The FTSE Women Leaders Review is the independent, business-led framework supported by Government which sets recommendations to improve the representation of women on the Boards and Leadership teams of the FTSE 350 and 50 of the UK’s largest private companies.
The Review builds on the work of the Hampton-Alexander and Davies Reviews which preceded it. It is based on a unique approach in that it is voluntary and data-led and works with business on a significant scale.
Since the start of the Review in 2011 there has been a sea-change in the gender balance of British boards from 12% women board members in the FTSE 100 in 2011 to 40% today. Last year we set ourselves the target of having 40% of roles on FTSE 350 Boards held by women by 2025 and that target has already been achieved three years ahead of the deadline.
Having said that there are still companies where women’s representation at the top levels lags behind – particularly on the Executive Committee and their Direct Reports. This has improved significantly but there is still some way to go.
The focus is now on cementing the culture change that will deliver gender parity in the very top rungs of British business.
The Review gathers data from FTSE 350 companies and private companies in scope on over 24,000 roles on boards and in leadership roles (defined as the Executive Committee and their direct reports). It adopts a voluntary approach, encouraging progress, the sharing of best practise and publishes progress against Women on Boards and Women in Leadership on an annual basis.
The Review’s Co-Chairs, Penny James and Nimesh Patel, join Chief Executive Denise Wilson and team to lead the work of the Review, supported by business sponsors, the Department of Business & Trade and the Government Equalities Hub.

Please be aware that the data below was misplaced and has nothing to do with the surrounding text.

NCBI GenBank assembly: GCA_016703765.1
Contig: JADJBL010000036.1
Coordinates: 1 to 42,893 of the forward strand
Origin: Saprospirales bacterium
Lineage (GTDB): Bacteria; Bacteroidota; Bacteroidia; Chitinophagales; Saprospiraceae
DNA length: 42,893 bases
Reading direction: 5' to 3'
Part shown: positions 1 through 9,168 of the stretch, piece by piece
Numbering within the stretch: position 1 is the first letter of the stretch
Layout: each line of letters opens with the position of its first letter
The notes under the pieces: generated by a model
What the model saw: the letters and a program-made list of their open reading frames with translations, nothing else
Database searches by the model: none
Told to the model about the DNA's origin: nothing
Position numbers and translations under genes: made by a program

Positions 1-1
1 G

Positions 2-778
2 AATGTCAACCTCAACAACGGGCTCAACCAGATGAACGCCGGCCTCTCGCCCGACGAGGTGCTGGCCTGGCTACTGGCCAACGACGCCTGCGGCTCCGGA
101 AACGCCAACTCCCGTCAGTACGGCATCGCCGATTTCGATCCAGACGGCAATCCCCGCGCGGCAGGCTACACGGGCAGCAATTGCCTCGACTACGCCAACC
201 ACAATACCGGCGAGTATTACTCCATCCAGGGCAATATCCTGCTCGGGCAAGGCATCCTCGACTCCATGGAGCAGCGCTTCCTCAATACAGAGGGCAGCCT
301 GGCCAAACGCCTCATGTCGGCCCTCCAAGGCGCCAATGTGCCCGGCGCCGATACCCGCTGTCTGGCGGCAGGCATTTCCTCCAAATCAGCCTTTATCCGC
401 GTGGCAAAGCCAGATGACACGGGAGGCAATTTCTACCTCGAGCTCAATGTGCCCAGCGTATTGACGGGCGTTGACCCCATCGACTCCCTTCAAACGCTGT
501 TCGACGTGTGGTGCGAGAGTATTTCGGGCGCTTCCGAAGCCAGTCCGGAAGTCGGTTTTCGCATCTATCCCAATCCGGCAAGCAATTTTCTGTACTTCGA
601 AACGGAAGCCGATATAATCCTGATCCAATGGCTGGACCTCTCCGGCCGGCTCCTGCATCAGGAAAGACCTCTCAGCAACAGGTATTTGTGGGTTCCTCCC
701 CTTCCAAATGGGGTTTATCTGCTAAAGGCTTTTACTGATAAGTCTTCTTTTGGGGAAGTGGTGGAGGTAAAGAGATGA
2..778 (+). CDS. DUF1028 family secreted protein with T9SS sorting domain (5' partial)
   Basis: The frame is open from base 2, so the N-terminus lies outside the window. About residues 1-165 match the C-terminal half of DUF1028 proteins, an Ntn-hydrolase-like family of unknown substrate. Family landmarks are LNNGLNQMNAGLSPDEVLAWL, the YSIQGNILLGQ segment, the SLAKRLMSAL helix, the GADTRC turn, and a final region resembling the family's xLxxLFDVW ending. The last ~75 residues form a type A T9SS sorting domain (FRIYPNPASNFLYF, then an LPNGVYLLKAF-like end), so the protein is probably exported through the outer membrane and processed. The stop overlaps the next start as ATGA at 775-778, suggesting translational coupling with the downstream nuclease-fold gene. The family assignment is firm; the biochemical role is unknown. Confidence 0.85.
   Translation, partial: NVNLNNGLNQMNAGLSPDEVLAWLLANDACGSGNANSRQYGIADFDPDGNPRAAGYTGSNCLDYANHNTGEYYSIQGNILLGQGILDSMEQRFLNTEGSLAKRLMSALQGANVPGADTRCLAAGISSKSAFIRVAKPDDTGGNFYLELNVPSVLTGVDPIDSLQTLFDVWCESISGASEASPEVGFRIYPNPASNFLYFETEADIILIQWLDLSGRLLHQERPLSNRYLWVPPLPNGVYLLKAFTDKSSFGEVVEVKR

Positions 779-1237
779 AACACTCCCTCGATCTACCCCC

To deliver gender equality on the boards and leadership teams of the FTSE 350 and 50 of the UK’s largest private companies the Review is focused on the following recommendations:
- The voluntary target for FTSE350 Boards & for FTSE 350 Leadership teams is increased to a minimum of 40% women’s representation by the end of 2025
- FTSE 350 companies should have at least one women in the Chair, Senior Independent Director role on the Board and/or one woman in the Chief Executive Officer or Finance Director role by the end of 2025
- Key stakeholders should continue to set best-practice guidelines or use alternative mechanisms to encourage any FTSE 350 Board that has not yet achieved the previous 33% target for the end of 2020, to do so
- The scope of the Review is extended beyond FTSE 350 companies to include the largest 50 private companies in the UK by sales. The full list of private companies included in this year’s Review was announced in our press release on 1 November 2022.